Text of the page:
Route Interactions

Route interactions let you interact with a registered route using its name.

A registered route is generally any route that is in the array of routes that you used to create your router. However, some interactions only register routes that meet some criteria. For example, the prefetch interaction only registers routes with a resolve property.

Calling Intearctions

Every interaction has a unique name. The interaction can be called as a property of a route's route object. The first argument to the call is always the name of the route to interact with. Some interactions may also take additional arguments.

router.route.otherInteraction("User", false);

Built-in Interactions

Curi comes with two built-in interactions: pathname and active.

The pathname interaction is used to generate a pathname string for a route. This is done using the route's name and an object of route params (if they are necessary).

router.route.pathname("User", { id: 1 });

The active interaction determines if a route is active by comparing it to a response object."Home", response);

Adding Interactions

Route interactions are attached to routes using the second argument to prepareRoutes, which is an array of route interactions.

The router will make the interactions that it receives from its routes available through its route property.

const routes = prepareRoutes(
  [createMyInteraction()] // name = myInteraction
const router = createRouter(browser, routes);
router.route // all interactions

Creating Route Interactions

Curi provides some interactions for common use cases, but you may have need to create a custom interaction. There are a few steps to creating your own route interactions.

While not strictly require, interactions are commonly created from a function so that multiple instances of the interaction can be safely created.

For this example, we'll create an interaction that confirms that a route is registered.

function confirmInteraction() {

The function should return an object with three properties: name, register, and get.


A unique identifier for the route interaction.


A function to internally store data about routes. The stored data will be accessible from the interaction's get method.

The first argument to register is the "public" data for a route, such as its name and route param keys. Data should be stored using the route's name.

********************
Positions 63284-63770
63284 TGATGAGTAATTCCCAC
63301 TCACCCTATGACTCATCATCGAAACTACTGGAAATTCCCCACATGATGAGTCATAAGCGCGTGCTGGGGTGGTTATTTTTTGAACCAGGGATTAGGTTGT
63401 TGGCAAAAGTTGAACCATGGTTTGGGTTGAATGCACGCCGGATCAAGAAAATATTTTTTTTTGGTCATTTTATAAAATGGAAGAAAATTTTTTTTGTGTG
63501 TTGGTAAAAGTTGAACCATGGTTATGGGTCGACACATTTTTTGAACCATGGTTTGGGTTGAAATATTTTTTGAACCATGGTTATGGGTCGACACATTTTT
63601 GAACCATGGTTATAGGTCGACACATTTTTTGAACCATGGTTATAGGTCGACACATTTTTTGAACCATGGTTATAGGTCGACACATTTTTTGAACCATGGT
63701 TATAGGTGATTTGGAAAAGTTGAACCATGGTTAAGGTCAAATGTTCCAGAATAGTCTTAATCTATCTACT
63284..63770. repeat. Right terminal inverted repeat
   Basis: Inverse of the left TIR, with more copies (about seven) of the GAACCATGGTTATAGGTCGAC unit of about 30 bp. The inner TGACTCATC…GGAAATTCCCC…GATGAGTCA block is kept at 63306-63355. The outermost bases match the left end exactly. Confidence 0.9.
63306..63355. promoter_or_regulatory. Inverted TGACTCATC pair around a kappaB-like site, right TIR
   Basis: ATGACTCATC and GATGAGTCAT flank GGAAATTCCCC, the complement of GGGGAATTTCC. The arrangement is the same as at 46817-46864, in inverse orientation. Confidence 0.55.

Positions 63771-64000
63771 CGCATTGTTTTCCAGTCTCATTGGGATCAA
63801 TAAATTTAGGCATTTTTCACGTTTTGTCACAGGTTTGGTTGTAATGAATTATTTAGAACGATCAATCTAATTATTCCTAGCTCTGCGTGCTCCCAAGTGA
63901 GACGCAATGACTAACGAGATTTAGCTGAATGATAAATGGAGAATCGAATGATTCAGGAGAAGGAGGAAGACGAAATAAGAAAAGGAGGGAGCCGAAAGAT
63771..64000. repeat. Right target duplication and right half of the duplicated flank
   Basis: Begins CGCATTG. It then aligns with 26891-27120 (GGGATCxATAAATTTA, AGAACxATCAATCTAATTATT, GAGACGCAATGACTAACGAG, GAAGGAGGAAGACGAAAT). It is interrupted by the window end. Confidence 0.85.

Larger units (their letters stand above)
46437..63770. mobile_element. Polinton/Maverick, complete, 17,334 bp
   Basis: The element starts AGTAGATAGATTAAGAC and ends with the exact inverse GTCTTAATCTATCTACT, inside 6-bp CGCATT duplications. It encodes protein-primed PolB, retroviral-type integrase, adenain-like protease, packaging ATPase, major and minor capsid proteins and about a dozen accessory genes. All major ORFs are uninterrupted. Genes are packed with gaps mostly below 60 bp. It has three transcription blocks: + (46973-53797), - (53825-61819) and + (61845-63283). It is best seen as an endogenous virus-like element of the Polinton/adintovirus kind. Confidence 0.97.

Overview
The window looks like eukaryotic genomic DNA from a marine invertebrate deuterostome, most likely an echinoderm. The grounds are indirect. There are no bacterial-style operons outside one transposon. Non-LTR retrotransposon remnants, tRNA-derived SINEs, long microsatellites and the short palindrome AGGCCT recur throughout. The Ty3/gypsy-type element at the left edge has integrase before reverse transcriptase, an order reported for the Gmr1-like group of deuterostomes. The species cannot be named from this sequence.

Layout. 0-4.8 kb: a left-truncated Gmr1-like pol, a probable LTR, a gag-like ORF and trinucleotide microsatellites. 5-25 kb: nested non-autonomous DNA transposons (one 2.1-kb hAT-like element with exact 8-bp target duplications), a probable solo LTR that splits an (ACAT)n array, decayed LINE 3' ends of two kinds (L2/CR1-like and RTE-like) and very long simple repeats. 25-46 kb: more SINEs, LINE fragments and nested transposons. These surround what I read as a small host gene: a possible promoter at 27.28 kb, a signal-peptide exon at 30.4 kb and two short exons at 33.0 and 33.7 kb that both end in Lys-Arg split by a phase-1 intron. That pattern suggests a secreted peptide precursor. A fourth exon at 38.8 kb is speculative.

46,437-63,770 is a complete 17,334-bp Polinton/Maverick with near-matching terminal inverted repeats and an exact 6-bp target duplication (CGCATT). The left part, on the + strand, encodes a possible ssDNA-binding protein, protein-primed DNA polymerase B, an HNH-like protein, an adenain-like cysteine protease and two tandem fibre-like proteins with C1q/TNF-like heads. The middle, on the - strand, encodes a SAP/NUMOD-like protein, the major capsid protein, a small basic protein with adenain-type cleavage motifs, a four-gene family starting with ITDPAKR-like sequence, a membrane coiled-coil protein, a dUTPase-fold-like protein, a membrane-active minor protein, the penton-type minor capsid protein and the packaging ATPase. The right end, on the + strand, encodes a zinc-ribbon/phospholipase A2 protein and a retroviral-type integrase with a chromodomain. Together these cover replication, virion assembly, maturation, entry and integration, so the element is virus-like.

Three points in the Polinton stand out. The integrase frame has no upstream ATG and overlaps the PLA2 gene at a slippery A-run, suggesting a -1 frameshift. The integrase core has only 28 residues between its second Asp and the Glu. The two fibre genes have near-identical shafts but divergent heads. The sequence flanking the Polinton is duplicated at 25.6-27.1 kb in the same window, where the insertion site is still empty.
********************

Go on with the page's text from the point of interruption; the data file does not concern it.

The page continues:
The second argument, which is optional, is data from the route's parent. If a register method returns a value, the returned value will be passed as the second value when registering the route's children routes.


A function that will receive a route's name (and possibly other arguments) and perform some task using the related route. If the interaction's register method stored data about the route, it can be read here.

With these properties, we can create our confirmation interaction.

function confirmInteraction() {
  // maintain a set of known routes
  const knownRoutes = new Set();
  return {
    name: 'confirm',
    // when a route is registered,
    // we store it using its name
    register: route => {
    // get checks the known routes to see if one exists
    // with the requested name
    get: (name) => {
      return knownRoutes.has(name);

In your application, you can import it, call the factory to create the interaction, and register the interaction when you create the router.

import { curi, prepareRoutes } from '@curi/router';
import createConfirmation from './interactions/confirm'

const routes = prepareRoutes(
  [{ name: 'Home', path: '' }],

const router = createRouter(browser, routes);

router.route.confirm('Home'); // true
router.route.confirm('Elsewhere'); // false

Slightly more advanced

For a more advanced example, we can take advantage of the second argument to register.

For root routes (no parent route), the second argument will be undefined. For nested routes, this is the value returned by the parent route's register function.

function parentInteraction() {
  const routeTree = {};
  return {
    name: 'routeParent',
    register: (route, parent) => {
      routeTree[] = parent;
      // we return and any child routes will
      // receive that as their parent value
    get: (name) => {
      return routeTree[name];

Curi handles passing the return value of register to the route's children automatically.